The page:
What are your best memories about being a graduate student in the PPOL graduate program?
The camaraderie with other students and faculty & staff members was my favorite part of graduate school. I still confer with some of my colleagues from graduate school on various issues, as do several of my employees for their own graduate school experiences. Everyone was working hard and getting through their work, but everyone was so willing to help everyone else. I remember being tired and stressed a lot, but I remember feeling strong support from my peers and the faculty and staff.
What are the top 3 things you took away from the PPOL program?
The PPOL program has a very strong quantitative analysis requirement and, even though I’m not working in research, I use what I learned literally on an everyday basis – from designing data management solutions for Town government departments to using the research design and implementation tools that we learned to assess neighborhood conditions and develop future plans. I can contribute to the community in stronger way because I understand and can implement the analysis tools that I learned in graduate school, and as a result, I think I’m better at my job.
The economics component of the course requirements, though challenging, have also made me better at what I do. Instead of just knowing that local governments use property taxes, for instance, I now know why. Most importantly, I can explain that to policymakers and to my peers in other local government organizations.
In the same light, my courses in the urban and regional development track gave me insight into communities that I just simply didn’t have before. I give a weekly address to the Town Council and staff that outlines or discusses some aspect of the new and interesting things that we are doing as an organization. Almost every time, I reference something that I experienced in graduate school that has helped me shape my thinking on the subject.
In summary, I think that the Public Policy program at UNC Charlotte has helped me to become a more dynamic local government leader, someone who actually understands what we do and why we do it, and can develop solutions to problems that ouf community faces. This is all based on theory and research rather than shooting from the hip. I think that I probably could have lead the organization I lead without the PhD training, but I don’t think for a second I could’ve done it with the same success and ability to drive the organization forward without my experiences at UNC Charlotte. Without graduate school, I wouldn’t have been able to make the connection between theory and practice and wouldn’t have been evaluate a solution’s performance to nearly the same degree.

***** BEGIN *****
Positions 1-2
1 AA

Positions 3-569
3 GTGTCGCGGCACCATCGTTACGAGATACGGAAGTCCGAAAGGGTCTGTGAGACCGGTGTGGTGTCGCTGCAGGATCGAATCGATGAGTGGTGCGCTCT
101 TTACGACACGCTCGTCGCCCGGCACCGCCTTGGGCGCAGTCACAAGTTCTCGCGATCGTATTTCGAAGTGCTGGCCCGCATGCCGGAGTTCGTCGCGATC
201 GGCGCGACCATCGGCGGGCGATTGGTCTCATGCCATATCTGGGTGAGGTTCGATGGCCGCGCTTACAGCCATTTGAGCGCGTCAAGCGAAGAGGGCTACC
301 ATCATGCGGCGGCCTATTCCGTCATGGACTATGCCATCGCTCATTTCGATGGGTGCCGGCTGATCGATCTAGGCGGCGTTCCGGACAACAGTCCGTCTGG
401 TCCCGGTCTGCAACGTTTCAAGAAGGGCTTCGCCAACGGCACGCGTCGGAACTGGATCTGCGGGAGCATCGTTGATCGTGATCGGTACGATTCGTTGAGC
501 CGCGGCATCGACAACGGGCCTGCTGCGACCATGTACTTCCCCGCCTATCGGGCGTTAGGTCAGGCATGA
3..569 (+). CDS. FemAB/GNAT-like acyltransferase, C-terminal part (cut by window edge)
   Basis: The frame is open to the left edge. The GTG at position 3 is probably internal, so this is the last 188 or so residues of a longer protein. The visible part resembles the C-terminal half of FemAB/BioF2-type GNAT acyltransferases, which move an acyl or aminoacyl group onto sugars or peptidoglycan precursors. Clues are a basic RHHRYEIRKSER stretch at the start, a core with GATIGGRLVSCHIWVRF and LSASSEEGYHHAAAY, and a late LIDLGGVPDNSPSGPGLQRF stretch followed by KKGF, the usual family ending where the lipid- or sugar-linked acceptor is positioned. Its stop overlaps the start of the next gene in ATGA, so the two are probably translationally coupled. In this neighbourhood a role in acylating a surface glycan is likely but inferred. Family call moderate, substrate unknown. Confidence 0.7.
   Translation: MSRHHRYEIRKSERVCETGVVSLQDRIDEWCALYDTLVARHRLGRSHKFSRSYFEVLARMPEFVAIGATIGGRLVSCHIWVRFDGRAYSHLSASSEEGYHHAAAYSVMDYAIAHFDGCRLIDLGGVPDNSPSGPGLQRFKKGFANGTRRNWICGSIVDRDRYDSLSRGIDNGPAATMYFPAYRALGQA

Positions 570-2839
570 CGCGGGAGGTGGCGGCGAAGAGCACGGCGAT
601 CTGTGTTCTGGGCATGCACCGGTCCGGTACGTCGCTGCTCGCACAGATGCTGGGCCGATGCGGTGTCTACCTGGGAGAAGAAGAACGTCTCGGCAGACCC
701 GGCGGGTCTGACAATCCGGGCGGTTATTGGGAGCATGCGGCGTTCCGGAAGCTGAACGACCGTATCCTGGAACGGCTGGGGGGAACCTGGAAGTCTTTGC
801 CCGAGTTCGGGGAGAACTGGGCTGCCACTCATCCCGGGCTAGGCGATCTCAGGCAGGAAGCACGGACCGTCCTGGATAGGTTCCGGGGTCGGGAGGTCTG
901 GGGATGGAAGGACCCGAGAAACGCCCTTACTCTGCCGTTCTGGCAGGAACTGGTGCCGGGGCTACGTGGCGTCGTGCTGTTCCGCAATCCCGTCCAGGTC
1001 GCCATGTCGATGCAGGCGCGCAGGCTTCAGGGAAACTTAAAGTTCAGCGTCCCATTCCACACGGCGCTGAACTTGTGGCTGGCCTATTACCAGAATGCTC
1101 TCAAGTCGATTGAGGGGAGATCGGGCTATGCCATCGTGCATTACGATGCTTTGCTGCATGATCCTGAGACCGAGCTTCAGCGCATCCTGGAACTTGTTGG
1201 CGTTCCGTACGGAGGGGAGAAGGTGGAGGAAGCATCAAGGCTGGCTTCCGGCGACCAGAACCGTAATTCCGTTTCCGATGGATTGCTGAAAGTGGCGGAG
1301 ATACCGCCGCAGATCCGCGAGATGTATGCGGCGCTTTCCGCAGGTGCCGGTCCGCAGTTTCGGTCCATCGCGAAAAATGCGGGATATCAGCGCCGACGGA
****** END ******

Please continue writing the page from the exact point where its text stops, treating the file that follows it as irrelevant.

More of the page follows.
What advice would you give new students about how to succeed in graduate school?
Work REALLY hard, every day. There’s no substitute and there is no other needed advice. Of course, some of the courses are challenging, but none are impossible if you take the time to learn and become immersed in the material. Graduate school has to be your life for a few years.
Any suggestions or tips for job search and preparing for going on the job market?
I don’t work in academia, so I can only speak for people working “in practice”. I think the biggest concern is communicating how you will translate your PhD work into useful solutions to the organization’s needs. A lot of people see that PhD and assume that you are some fuzzy-headed academic with no practical skills. Instead, coming from this program you are armed with skills and knowledge that most people don’t have and can easily be translated into your work. You have to find a way to communicate that effectively. But at the same time, you also have the chops to think about things in the way a fuzzy-headed academic might – What is the big picture? What are the small components that make up the big picture? From understanding and knowing theory in your field to understanding the details of analysis, you can use your skills and knowledge to help solve public issues from a variety of concerns. Make sure to communicate that as you prepare for the job search.